Long-awaited changes to basic rules for nursing homes will hopefully shed light on standard practices that have wronged residents and their families for decades.
Did you know that patients were required to sign arbitration agreements before they could be admitted to a nursing home? As explained in a Forbes article, “The End of Secrecy in Nursing Home Wrongdoing,” these agreements prevented families from suiting the nursing home in court if something occurred to a loved one, no matter how grave the offense. The family was required to go to arbitration, a process that is hidden from the public eye. The power of taking a nursing home to public trial in an open court, along with other important changes, has now been restored to patients.
Although no one wants to live in a nursing home, after surgery, serious illness, or an accident—or because a loved one requires nursing care 24/7—nursing homes are a necessary part of our health care system. They should be safe, comfortable places.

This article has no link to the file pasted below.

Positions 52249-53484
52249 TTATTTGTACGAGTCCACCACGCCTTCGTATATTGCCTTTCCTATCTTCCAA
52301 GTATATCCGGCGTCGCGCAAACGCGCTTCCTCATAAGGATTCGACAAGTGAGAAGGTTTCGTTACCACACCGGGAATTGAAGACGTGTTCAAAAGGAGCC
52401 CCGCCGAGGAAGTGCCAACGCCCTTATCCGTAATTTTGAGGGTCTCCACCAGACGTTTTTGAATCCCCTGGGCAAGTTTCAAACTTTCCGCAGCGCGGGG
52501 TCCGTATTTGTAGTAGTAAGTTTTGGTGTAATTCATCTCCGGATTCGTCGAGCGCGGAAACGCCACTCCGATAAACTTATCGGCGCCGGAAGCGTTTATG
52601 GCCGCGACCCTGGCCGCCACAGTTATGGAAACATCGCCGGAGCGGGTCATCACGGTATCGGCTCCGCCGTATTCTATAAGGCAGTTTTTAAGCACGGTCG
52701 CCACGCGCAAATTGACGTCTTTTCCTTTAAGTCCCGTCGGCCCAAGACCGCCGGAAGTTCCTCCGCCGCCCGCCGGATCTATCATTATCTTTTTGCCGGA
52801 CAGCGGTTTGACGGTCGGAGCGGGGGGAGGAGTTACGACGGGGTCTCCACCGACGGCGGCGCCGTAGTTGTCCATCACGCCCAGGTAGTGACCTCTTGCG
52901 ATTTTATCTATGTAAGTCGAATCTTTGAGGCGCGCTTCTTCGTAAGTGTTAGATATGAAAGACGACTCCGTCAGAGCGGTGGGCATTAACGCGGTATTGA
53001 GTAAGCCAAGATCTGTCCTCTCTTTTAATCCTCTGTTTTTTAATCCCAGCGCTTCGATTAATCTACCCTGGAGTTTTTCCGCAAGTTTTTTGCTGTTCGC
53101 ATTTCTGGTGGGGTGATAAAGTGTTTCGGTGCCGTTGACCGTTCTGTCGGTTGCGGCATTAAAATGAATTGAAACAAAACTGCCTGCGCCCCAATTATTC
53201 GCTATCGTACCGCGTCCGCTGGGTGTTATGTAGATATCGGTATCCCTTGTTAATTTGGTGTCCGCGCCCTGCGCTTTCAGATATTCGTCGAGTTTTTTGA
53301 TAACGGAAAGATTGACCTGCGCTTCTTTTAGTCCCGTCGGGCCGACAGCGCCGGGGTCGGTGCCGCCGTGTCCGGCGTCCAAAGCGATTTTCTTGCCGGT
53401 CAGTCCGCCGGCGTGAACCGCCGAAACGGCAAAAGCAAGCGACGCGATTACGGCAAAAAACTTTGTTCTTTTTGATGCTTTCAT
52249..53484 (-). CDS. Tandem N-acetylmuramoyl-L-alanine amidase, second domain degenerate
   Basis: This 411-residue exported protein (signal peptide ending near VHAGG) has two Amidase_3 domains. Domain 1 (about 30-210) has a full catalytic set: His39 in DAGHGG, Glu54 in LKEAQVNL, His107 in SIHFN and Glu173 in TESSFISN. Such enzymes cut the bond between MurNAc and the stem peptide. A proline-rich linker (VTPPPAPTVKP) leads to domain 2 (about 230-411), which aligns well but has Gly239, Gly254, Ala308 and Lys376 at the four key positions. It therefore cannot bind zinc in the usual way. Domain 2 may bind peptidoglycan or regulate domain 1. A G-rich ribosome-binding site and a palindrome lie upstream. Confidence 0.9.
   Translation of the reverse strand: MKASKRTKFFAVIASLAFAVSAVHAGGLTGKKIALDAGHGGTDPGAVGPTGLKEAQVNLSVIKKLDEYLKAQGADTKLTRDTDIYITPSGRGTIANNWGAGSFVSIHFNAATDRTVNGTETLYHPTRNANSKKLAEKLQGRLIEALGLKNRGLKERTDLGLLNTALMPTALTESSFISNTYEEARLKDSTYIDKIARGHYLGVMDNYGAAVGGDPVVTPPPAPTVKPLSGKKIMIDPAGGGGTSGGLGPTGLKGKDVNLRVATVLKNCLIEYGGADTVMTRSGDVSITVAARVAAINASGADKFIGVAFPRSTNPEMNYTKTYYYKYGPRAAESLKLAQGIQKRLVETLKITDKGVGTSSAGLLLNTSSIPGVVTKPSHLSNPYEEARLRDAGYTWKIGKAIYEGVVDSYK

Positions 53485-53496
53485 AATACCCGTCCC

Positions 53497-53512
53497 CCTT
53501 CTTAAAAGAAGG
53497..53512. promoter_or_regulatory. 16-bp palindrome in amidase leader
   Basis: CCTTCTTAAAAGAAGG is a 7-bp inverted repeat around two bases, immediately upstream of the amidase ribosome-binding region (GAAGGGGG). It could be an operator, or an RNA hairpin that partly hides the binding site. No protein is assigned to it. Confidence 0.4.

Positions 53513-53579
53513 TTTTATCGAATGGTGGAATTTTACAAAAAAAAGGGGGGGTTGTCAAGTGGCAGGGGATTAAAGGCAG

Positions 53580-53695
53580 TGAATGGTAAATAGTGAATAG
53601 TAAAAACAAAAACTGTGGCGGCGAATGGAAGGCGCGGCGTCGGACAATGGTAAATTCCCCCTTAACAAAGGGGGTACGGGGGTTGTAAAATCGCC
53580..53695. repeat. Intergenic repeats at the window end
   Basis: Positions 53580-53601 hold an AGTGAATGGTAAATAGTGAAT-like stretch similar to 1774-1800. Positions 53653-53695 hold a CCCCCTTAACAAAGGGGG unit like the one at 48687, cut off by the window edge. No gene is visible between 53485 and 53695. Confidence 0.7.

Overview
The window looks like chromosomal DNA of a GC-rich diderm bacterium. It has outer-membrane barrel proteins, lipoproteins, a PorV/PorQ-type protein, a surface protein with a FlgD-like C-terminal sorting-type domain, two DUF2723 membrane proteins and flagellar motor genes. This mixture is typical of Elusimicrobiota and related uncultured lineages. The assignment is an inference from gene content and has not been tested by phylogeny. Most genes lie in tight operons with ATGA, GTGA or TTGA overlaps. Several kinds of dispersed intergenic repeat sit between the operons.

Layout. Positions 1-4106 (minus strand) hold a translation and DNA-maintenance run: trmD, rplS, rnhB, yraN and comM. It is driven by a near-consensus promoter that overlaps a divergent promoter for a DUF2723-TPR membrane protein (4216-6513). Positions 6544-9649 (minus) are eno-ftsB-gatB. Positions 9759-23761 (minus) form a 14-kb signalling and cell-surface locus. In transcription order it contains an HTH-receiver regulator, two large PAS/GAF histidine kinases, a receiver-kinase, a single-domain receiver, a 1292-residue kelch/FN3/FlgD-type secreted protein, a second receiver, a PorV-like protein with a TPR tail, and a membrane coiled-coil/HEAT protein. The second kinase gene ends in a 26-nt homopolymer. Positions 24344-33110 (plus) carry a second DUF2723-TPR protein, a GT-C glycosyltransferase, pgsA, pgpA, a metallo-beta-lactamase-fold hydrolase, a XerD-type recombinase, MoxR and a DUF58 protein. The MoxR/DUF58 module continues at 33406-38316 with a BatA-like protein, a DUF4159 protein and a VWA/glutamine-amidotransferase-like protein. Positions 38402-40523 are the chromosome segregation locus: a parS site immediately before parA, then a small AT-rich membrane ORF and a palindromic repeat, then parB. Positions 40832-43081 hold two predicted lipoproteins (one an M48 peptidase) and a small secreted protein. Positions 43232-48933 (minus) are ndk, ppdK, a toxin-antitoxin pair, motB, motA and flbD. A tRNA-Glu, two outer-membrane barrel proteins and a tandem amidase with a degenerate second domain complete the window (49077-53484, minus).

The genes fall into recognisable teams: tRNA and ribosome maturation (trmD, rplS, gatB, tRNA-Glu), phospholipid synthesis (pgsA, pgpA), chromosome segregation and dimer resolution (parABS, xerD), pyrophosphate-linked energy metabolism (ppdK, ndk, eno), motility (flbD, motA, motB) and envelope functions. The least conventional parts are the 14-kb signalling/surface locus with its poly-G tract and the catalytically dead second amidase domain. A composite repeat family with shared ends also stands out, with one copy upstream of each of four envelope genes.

The new rules require nursing homes to properly train and staff their facilities, as well as protect vulnerable people from dangerous other residents who might harm someone if not carefully supervised by skilled staff. The facilities are required to spend the money to retain enough workers and train them on how to properly do the job.
The Federal Center for Medicare and Medicaid Services issued the revised rules, which impact more than 15,000 long-term care homes that accept Medicare and Medicaid across the U.S. Sadly, the worst nursing homes won’t realistically comply with the new rules; they didn’t follow the old ones. But to receive payment from Medicare and Medicaid, all nursing homes must adhere to better standards or they’ll lose money.
This is a victory for patients and families. While the change of rules aren’t an immediate guarantee of safety, the ability to file a lawsuit and hold the nursing home accountable in a public forum will certainly pressure facilities to provide better care. The risk of losing Medicare and Medicaid funds, along with the damage that a bad reputation can bring, should help elevate the standards of care for our most vulnerable citizens.
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